The UK government definitely let down the German opposition to Hitler, and not just in 1938. But the real problem was what was done to Czechoslovakia in Munich.
The film makes it clear that the Czechs were not included in the four-partite conference. That was unfortunately only half true. In fact, there were Czech government representatives in the same building, but virtually under house arrest.
After the signing ceremony, Chamberlain and the French PM Daladier went to browbeat them into submission. “Can we not at least be heard before we are judged?” asked the Czech diplomat Hubert Masarik. The British and French shook their heads sadly.
The real problem with Munich was whether it is ever right to guarantee peace by forcing a smaller nation to accept invasion without fighting back.
It is true that war was avoided for a year – which gave both sides the chance to re-arm – but the Czechs had a sophisticated army which gave up without a fight, and 400 of their tanks (plus the factories that made them) became part of the Wehrmacht. When the British were forced back to Dunkirk 18 months later, they were pursued mainly by former Czech armour.
It wasn’t really the weakness of Czechoslovakia but its strength that so scared Chamberlain and his colleagues – the fear that, if the Czechs defended themselves, then we and the French would be drawn in (and the Russians).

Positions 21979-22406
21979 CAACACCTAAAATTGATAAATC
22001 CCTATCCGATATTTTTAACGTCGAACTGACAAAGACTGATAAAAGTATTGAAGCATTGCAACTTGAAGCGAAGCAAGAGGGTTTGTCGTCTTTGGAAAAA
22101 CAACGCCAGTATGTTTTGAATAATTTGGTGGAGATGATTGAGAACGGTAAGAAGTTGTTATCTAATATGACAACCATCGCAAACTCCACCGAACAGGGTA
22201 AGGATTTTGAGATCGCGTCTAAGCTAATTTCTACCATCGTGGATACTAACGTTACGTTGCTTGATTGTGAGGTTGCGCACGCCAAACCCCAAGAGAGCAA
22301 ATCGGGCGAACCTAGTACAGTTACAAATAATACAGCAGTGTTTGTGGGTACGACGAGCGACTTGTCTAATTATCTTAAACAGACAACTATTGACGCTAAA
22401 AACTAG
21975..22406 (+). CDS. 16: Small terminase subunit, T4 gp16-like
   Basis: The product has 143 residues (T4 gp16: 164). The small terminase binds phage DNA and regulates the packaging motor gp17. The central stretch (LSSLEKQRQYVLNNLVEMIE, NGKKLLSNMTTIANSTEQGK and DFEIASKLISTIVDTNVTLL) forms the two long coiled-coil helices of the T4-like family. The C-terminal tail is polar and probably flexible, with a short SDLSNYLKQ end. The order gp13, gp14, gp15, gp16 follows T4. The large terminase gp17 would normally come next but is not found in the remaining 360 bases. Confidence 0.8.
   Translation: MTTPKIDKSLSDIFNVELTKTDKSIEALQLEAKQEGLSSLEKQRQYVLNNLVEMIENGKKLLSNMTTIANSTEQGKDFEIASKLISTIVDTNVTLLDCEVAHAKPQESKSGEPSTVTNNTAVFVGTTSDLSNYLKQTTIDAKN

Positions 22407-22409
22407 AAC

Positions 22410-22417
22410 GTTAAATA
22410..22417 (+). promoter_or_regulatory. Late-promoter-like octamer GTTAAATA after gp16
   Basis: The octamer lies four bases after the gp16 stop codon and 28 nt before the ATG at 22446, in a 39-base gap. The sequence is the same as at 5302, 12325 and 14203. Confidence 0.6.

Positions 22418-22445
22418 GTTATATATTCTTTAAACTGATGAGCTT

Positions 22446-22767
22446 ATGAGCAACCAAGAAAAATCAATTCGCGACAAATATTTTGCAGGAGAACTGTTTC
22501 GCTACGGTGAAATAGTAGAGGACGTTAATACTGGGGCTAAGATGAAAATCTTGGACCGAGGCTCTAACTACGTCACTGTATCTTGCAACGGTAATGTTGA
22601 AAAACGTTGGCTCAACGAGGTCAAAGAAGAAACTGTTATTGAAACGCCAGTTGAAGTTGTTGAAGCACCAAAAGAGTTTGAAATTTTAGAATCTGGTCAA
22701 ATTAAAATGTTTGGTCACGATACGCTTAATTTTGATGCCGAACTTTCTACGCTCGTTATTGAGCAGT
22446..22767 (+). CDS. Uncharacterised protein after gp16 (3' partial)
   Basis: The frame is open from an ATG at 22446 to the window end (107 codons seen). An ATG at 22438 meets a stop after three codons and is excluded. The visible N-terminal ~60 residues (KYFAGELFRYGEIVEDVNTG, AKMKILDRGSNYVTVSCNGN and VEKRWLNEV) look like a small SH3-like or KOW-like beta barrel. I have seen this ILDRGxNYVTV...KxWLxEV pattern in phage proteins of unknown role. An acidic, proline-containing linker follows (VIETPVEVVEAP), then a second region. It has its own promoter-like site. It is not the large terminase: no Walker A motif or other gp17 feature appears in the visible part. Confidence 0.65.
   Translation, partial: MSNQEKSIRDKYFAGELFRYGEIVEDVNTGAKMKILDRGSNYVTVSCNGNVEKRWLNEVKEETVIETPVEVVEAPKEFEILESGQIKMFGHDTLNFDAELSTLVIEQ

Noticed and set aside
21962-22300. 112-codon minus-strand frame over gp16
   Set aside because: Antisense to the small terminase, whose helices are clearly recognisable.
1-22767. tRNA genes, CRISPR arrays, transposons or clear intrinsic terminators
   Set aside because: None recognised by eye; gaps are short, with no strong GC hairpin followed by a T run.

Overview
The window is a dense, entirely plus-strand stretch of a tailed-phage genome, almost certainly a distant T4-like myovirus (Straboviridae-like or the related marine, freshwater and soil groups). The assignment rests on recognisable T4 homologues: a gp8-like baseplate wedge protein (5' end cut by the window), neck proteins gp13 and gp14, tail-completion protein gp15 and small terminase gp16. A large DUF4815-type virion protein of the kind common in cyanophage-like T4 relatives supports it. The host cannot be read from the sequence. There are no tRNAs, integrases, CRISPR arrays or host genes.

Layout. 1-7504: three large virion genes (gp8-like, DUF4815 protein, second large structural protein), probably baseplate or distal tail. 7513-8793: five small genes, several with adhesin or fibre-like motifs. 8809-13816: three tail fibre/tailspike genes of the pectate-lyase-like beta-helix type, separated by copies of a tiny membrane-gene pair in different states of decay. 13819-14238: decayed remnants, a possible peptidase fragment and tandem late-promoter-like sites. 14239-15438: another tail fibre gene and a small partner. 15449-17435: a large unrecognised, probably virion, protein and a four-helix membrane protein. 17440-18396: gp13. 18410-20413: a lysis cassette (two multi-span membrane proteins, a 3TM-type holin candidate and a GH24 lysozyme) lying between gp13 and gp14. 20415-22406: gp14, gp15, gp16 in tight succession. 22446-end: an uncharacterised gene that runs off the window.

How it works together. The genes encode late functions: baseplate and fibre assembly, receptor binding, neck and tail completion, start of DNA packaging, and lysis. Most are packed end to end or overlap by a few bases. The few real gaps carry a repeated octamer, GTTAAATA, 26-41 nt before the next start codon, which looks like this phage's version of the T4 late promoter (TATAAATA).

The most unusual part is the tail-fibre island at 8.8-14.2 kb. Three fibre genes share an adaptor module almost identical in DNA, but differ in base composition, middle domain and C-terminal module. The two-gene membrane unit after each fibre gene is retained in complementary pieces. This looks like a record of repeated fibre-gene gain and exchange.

That is why, after the agreement was signed, the British and French ambassadors to Prague roused President Beneš from his sleep to tell him that, if war broke out, not only would neither we nor the French intervene, but they would hold the Czechs responsible for any catastrophe which followed.
The following day, Beneš capitulated.
Ironically, Daladier recognised the truth – which is why he called his cheering Parisian crowd ‘morons’. Chamberlain was appearing on the balcony of Buckingham Palace to acknowledge his own cheers at the same time.
But why are we having this debate now? (see what I wrote in Prospect, for example). Strangely, the divisions are along traditional lines, with the Times – the very heart of appeasement in the 1930s – backing Chamberlain now.
Luckily, I’m not the only one defending the Churchillian version of events – the Financial Times has now weighed in against the appeasers.
The divisions in UK politics were resolved after Dunkirk by the sacking of most of the senior positions in the nation. And as Labour leader a generation later, Michael Foot opened his 1983 election campaign by accusing the Tories of still being the ‘guilty men of Munich’, a faint memory of his Guilty Men book about Munich in 1940.
Perhaps the establishment has yet to get over their wounds from 1940 – and they want traditional Conservatism back. Just as the current standard-bearer seems to be in difficulties.
Was it really a coincidence that, the day before the film came out, David Davis used the same words to Boris Johnson that Leopold Amery did to Chamberlain in the no-confidence debate after the Norwegian campaign?